There were a couple basic strategies I remember employing for migrating data from one PC to another. The simplest of these was just moving disks from one PC to another. For small volumes of data, this could be done with built-in DOS commands (copy, etc.). For larger volumes of data, it was useful to use tools like ZIP and ARJ that could create coherent multi-floppy archive images.
This was actually how I got my first copy of Linux... I found/downloaded disk images using telnet and FTP on my university's lab of 286 PS/2 machines, and then took the images home to install on my personal PC.
For faster and more efficient PC-to-PC transfers, there were also options like Copy 2 PC. In current terms, the best way to think of this is as something like a TUI version of rsync. You connect two machines together, select what you want to copy, press the button, and go. The inter-machine connection was either a null-modem cable or a parallel port link over a custom cable that was shipped in the box with the software. (Certain parallel ports could do, IIRC, bi-directional 4-bit-per cycle transfers that were much faster than a null-modem Serial connection.)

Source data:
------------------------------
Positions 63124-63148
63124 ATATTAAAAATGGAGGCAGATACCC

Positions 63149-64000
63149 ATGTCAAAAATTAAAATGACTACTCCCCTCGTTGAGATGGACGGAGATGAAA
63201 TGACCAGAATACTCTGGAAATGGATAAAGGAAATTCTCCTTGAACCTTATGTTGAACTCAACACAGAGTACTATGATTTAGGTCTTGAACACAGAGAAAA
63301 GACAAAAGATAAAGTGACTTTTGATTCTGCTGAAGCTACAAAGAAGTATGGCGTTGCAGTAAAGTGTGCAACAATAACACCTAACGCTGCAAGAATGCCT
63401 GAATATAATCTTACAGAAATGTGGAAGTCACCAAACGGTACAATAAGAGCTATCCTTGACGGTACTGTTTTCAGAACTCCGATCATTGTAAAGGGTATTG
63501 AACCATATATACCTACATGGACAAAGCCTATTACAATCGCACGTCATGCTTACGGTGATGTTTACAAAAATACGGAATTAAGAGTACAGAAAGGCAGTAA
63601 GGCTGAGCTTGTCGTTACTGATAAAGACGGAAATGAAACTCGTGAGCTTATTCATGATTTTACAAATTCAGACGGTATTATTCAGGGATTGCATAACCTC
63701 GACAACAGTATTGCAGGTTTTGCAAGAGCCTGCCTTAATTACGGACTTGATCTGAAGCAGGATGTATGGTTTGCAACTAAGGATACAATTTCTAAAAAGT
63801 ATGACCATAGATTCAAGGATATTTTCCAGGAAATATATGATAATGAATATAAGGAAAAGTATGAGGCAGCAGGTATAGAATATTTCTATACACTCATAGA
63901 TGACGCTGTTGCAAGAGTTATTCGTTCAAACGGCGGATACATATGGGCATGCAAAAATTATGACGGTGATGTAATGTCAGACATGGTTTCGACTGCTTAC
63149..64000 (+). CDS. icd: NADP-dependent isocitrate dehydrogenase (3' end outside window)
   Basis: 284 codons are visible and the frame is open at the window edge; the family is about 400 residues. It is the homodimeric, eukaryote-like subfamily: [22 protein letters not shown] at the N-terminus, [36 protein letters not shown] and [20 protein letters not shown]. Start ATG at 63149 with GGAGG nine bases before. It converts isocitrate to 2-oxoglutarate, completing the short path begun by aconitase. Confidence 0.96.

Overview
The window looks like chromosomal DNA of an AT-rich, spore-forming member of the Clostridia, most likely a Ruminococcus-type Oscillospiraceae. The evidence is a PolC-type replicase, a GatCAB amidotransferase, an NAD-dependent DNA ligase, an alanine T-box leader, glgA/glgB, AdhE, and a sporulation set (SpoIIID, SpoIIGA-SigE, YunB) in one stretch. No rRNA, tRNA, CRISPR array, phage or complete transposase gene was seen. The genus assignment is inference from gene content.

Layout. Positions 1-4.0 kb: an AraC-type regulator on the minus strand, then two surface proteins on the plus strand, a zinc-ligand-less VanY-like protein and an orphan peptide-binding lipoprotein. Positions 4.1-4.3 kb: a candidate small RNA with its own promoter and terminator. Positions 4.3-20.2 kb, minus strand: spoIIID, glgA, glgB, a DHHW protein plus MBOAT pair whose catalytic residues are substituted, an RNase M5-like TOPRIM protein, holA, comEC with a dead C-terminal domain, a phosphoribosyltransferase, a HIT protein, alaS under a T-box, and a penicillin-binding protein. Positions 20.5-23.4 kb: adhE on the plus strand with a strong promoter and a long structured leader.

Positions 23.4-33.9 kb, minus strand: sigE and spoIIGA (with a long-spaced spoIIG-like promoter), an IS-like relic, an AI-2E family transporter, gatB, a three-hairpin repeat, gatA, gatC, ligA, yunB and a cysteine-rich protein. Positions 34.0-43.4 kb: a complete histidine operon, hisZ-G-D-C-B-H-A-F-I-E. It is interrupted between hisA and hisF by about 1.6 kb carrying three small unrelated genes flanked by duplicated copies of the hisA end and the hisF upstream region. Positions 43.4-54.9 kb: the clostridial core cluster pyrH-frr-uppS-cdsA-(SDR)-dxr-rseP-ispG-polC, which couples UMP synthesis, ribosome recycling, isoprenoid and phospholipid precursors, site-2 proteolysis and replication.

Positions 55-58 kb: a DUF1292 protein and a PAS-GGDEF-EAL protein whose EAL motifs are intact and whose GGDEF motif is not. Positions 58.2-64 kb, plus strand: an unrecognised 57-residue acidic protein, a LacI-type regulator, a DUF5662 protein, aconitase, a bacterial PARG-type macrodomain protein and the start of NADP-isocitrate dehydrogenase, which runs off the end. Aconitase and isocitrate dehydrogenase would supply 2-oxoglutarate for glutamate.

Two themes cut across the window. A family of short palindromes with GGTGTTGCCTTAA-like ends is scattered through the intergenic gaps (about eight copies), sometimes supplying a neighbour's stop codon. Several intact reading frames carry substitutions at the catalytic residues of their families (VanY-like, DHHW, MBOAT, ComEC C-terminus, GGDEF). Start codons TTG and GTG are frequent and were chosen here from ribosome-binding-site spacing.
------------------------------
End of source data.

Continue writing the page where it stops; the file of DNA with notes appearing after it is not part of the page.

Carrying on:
For cross-platform transfers, the generally easiest mechanism was to use a network connection of some sort. This ranged in complexity from a simple null-modem link between two machines, to a modem connection, to full-fledged networking like we know today. For serial links, Kermit was standard, but slow... the BBS community ran through a series of progressively more efficient download protocols. XMODEM was one, but there were also YMODEM, ZMODEM, JMODEM, and others... These typically gained their efficiency by changing buffering paramaters, tweaking the handshaking, adding compression, etc. One other useful feature was the ability to resume a failed download mid-stream. That way, if you had to disconnect the phone line or otherwise lost the connection, you could pick back up where you left off rather than starting from scratch.